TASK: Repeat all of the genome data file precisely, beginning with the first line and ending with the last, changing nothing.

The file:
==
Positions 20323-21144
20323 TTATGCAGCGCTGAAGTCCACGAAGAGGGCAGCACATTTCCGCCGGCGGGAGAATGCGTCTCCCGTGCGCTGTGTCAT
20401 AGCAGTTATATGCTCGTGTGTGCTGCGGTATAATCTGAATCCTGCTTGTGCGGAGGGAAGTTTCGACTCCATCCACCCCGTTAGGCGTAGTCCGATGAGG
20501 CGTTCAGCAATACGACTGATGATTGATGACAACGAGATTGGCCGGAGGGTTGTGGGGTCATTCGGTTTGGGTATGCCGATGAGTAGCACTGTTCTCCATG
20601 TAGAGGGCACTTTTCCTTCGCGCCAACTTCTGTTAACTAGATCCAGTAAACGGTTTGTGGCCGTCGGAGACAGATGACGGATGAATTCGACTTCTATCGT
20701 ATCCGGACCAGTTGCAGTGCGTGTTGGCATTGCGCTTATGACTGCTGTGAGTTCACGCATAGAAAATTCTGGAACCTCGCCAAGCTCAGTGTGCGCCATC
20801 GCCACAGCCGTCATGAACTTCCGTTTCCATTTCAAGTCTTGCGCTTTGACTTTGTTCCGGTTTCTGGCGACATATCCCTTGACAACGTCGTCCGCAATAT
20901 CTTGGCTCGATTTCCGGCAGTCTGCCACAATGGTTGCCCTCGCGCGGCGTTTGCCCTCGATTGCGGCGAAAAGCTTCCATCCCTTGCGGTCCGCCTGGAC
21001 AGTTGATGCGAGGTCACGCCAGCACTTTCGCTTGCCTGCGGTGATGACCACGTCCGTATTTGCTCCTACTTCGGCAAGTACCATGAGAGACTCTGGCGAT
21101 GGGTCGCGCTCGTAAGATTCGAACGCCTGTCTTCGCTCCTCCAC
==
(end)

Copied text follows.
Positions 20323-21144
20323 TTATGCAGCGCTGAAGTCCACGAAGAGGGCAGCACATTTCCGCCGGCGGGAGAATGCGTCTCCCGTGCGCTGTGTCAT
20401 AGCAGTTATATGCTCGTGTGTGCTGCGGTATAATCTGAATCCTGCTTGTGCGGAGGGAAGTTTCGACTCCATCCACCCCGTTAGGCGTAGTCCGATGAGG
20501 CGTTCAGCAATACGACTGATGATTGATGACAACGAGATTGGCCGGAGGGTTGTGGGGTCATTCGGTTTGGGTATGCCGATGAGTAGCACTGTTCTCCATG
20601 TAGAGGGCACTTTTCCTTCGCGCCAACTTCTGTTAACTAGATCCAGTAAACGGTTTGTGGCCGTCGGAGACAGATGACGGATGAATTCGACTTCTATCGT
20701 ATCCGGACCAGTTGCAGTGCGTGTTGGCATTGCGCTTATGACTGCTGTGAGTTCACGCATAGAAAATTCTGGAACCTCGCCAAGCTCAGTGTGCGCCATC
20801 GCCACAGCCGTCATGAACTTCCGTTTCCATTTCAAGTCTTGCGCTTTGACTTTGTTCCGGTTTCTGGCGACATATCCCTTGACAACGTCGTCCGCAATAT
20901 CTTGGCTCGATTTCCGGCAGTCTGCCACAATGGTTGCCCTCGCGCGGCGTTTGCCCTCGATTGCGGCGAAAAGCTTCCATCCCTTGCGGTCCGCCTGGAC
21001 AGTTGATGCGAGGTCACGCCAGCACTTTCGCTTGCCTGCGGTGATGACCACGTCCGTATTTGCTCCTACTTCGGCAAGTACCATGAGAGACTCTGGCGAT
21101 GGGTCGCGCTCGTAAGATTCGAACGCCTGTCTTCGCTCCTCCAC